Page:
Saint Jovan Bigorski Monastery

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Saint Jovan Bigorski Monastery
Бигорский монастырь.jpg
Monastery information
Order Macedonian Orthodox
Established 1020
Diocese Diocese of Debar and Kičevo
Controlled churches Church of St John the Baptist
People
Founder(s) Ivan I Debranin
Site
Location Mavrovo and Rostuša Municipality
Coordinates 41°37′19″N 20°36′42″E / 41.62194°N 20.61167°E / 41.62194; 20.61167Coordinates: 41°37′19″N 20°36′42″E / 41.62194°N 20.61167°E / 41.62194; 20.61167
Public access yes
Monastery of St. Jovan (John) Bigorski near Debar
Look from the entrance of the monastery

The Monastery of Saint Jovan Bigorski (Macedonian: Свети Јован Бигорски) is a Macedonian Orthodox monastery located in the western part of Macedonia, near the road connecting the towns of Debar and Gostivar.

History[edit]

Inside the monastery

The monastery church is dedicated to St. John the Baptist. According to the monastery's 1833 chronicle, it was built in 1020 by Ivan I Debranin. The Ottomans destroyed the monastery in the 16th century. The monastery was restored in 1743 by the monk Ilarion, who also built several monk cells. Later, in the period from 1812 to 1825 the monastery was expanded by archimandrite Arsenius. Among the donors there is also a mention of a monk Iov, recognized by some researchers as the future educator Yoakim Karchovski. One of the most valuable treasures of the monastery is the iconostasis created by Petre Filipovski Garkata from the nearby village of Gari. This iconostasis is considered as the most beautiful and most valuable wood-carved iconostasis. Another valuable monastery treasure is an icon dating from 1020 with supposedly miraculous healing power.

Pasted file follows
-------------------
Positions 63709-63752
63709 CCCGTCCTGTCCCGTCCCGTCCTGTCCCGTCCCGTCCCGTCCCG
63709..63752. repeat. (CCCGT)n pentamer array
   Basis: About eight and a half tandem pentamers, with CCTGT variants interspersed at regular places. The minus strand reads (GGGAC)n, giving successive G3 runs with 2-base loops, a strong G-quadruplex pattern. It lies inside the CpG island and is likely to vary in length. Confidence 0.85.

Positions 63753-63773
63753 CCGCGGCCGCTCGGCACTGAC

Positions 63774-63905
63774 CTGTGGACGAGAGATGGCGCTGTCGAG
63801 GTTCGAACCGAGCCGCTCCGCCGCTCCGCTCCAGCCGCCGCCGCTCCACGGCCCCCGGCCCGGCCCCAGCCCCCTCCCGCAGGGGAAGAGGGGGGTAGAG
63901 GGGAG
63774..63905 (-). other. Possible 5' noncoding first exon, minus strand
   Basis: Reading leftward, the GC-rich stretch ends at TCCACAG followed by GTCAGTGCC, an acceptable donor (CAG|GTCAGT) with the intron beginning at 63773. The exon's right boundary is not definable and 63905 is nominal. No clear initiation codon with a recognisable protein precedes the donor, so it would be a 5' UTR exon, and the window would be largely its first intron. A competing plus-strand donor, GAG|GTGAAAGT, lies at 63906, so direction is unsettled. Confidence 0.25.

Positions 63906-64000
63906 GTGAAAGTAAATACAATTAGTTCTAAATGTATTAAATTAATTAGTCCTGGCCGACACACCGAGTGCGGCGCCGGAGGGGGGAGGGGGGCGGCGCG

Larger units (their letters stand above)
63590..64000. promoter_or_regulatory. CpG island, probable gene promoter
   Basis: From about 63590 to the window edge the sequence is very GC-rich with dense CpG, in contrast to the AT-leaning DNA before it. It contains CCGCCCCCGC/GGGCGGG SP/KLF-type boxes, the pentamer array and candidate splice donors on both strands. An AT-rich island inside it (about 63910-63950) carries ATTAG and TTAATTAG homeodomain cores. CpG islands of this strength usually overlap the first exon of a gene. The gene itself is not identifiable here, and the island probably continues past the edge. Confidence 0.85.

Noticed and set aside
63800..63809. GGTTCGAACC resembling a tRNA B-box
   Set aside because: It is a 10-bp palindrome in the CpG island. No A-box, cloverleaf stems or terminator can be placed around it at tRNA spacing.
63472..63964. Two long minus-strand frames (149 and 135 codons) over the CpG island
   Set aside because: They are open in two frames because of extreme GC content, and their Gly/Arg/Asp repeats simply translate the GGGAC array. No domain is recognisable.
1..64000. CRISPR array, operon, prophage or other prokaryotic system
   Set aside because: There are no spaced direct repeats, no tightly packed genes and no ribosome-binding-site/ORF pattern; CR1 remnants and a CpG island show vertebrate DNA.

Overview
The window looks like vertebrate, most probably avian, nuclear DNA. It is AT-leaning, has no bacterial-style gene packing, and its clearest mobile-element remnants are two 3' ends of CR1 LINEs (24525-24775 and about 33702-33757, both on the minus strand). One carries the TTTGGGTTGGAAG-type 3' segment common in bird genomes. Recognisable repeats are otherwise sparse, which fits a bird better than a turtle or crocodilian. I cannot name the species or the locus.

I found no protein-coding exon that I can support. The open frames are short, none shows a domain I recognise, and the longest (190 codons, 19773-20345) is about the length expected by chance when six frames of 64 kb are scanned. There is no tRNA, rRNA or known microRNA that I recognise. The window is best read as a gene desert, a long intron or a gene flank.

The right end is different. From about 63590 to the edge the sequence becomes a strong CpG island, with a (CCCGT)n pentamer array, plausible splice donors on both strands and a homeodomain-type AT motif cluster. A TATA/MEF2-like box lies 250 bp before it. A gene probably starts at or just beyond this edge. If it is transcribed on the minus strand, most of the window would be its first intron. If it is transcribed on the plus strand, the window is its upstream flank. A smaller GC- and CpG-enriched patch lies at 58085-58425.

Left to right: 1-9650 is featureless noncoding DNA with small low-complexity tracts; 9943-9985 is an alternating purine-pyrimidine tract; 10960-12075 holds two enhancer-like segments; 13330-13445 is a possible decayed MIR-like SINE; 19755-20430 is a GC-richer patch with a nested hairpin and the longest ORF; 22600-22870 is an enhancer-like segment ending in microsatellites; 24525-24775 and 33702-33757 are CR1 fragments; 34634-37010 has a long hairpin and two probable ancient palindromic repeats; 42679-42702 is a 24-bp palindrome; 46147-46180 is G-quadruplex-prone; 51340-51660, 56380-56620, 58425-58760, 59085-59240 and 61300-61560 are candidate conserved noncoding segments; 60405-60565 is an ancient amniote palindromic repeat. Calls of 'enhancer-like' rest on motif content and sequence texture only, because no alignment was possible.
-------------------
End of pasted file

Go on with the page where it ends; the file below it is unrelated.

Most of the old monastery complex was burnt down in 2009, while the new sections of the complex and church were saved. Reconstruction of the old palaces begun in May 2010 with the aim to reconstruct it as authentic as possible.

Holy Relics[edit]

The monastrey has a large collection of holy relics including John the Baptist, Clement of Ohrid, Lazarus of Bethany, Saint Stephen, Saint Nicholas, Saint Barbara, Paraskevi of Rome, Tryphon, Respicius, and Nympha, and part of the Holy Cross.

External links[edit]